Alternatively, if your organization is looking for someone to review the questionnaire and answer the questions in a manner that will suffice for your insurance renewal, we are not the security consultant for you. First, to simply answer the questions without having a valid idea of cybersecurity within your organization is a legal liability for QPC Security. Second, it is a disservice to your organization as doing so would result in a fraudulent response. One of the biggest mistakes we see organizations make within the current cyber insurance and cyber-risk space is waiting until the last minute to review and complete the questionnaire and then risk loss of coverage. For more information on this topic, listen to our Breakfast Bytes podcast segment "Avoid Cybersecurity Insurance Fraud".

What is the vCISO Journey to operational maturity?

A vCISO is a virtual information security officer. A vCISO offers their experience and expertise to small and medium-sized organizations to create, maintain, assess, and revise the organization’s Information Security program and posture according to the risks and needs of the organization. Primarily, a vCISO assists SMBs with progressing from operational immaturity to operational maturity, as shown in the graphic below and described in the paragraphs that follow.

During an assessment, we locate where all sensitive information about your customers and your company resides and how it is used. We look at the security controls already in place, including backups, passwords used by staff, and the overall security posture, and assess the ability for the controls and how they are currently being used to protect the information. From these two pieces of data, we are able to identify gaps between existing controls and maximum reduction of risk, and provide recommendations to close the gaps. We also assess the organization’s overall security posture.

The assessment and recommendations provide the outline for the information technology (IT) strategic plan. An IT strategic plan, according to Wikipedia, is “a specific type of strategy plan that lets an organization know where they are now and where they want to be some time in the future with regard to the technology and infrastructure in their organization.” Your IT strategic plan is a collaborative effort between your organization and QPC Security, and will include priorities for security and privacy best practices, provisioning of hardware and software for the lowest total cost of ownership over time, and allows for honest responses to cyber security insurance questionnaires over the next few years. The IT strategic plan is both an immediate plan for getting to a cybersecurity baseline and a future mapping to maintain and go beyond basic compliance.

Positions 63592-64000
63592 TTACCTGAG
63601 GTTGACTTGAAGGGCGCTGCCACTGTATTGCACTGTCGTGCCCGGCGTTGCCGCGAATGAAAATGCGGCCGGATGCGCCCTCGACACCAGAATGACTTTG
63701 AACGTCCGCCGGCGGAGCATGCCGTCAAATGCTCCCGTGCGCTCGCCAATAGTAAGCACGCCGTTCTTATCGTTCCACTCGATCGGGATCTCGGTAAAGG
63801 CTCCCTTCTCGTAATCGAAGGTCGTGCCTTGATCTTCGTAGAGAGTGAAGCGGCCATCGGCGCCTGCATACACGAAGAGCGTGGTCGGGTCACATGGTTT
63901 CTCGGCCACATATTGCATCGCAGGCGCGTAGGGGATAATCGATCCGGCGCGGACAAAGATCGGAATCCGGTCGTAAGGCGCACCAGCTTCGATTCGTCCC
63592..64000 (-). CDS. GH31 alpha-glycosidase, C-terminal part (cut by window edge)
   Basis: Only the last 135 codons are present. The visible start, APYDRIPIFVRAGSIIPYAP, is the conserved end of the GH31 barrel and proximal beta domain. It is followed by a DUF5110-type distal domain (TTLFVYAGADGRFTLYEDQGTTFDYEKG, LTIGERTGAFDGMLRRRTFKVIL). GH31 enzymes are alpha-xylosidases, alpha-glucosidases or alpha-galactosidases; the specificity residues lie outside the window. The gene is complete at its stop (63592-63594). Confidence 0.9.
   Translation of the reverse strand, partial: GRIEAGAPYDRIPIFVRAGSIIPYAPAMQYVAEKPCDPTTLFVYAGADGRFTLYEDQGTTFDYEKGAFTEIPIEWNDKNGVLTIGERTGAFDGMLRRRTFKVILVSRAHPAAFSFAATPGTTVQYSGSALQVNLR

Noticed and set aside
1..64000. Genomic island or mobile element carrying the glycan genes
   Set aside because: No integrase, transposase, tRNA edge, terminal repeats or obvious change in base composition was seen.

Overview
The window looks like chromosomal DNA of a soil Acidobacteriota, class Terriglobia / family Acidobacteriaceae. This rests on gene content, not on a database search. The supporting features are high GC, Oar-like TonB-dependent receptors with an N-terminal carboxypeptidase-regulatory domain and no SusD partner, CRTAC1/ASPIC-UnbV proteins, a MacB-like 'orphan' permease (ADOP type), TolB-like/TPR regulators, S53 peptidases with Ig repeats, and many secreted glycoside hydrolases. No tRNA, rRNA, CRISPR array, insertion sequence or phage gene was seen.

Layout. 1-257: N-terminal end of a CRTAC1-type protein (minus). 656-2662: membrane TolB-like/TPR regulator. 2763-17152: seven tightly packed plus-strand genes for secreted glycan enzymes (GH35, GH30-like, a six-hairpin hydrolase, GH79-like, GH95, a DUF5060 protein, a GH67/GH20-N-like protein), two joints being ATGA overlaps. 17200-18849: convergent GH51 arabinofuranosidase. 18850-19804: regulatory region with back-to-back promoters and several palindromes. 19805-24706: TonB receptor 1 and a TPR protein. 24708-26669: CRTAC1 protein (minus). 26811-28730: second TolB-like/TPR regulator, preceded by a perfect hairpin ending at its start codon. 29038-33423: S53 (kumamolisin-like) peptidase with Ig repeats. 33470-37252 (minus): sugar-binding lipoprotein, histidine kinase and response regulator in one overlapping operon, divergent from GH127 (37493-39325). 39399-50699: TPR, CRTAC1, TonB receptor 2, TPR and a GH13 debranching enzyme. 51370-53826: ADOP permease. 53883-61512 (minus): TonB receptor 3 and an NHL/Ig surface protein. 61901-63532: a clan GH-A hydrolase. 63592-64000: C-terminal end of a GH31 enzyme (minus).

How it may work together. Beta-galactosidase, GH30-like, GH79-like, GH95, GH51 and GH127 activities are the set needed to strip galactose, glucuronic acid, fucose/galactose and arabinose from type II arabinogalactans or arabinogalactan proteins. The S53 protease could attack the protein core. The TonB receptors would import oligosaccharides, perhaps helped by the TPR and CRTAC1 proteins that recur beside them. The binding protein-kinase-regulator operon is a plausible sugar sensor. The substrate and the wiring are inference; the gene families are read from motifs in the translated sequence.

From the strategic plan, an engineering plan and a realistic budget are formed. The engineering plan describes the nuts and bolts of bringing the strategic plan to life within the organization and requires a specific solution unique to your business and its needs. While the engineering plan will have some specific details regarding implementation, it is just as much a forward-thinking document relating how to maintain the cybersecurity posture over the years to come.

The budget outlines the resources required to accomplish these efforts. Here, resources are not only the dollars and cents, but also includes time and people. It is almost impossible to set a realistic budget to remediate the gaps in the current environment and to accomplish cybersecurity best practices and operational maturity without an engineering plan. It is worthwhile to keep in mind that the engineering and budget planning processes take weeks, and sometimes months, of time to scope and develop. However, these two elements bridge the gap between the strategic plan and the implementation phase.

Finally, the implementation of the strategic and engineering plans begins. This is the project and process phase of the engagement, where the assessment, plans, and budget result in hands-on products and services for your organization. Implementation is both static and dynamic; it is a one-time occurrence that solves an immediate issue or problem and it is a long-term commitment with a provider that allows you to relax and trust that your organization is protected and insurable.

Learn more about our vCISO services.

How much does it cost to conduct a thorough cyber security assessment and get us to a cybersecurity baseline?

Until we have a chance to assess your specific environment and discuss your short-term and long-term needs, it is impossible to provide a quote. QPC Security cannot and will not provide ‘over the phone’ types of estimates, as the quote is likely to be unreasonable and insufficient to both parties. That said, there are some typical averages for the components of the cybersecurity assessment process.

We recently conducted an initial assessment in under three hours. Due to our 25+ years of experience in conducting assessments, we were able to determine the current security posture and identify the controls needed to mitigate the organization’s risks without installing additional software. We produced a findings document, then reviewed this information with the C-level and IT manager for the organization. At this point, we had invested 20 hours into the effort.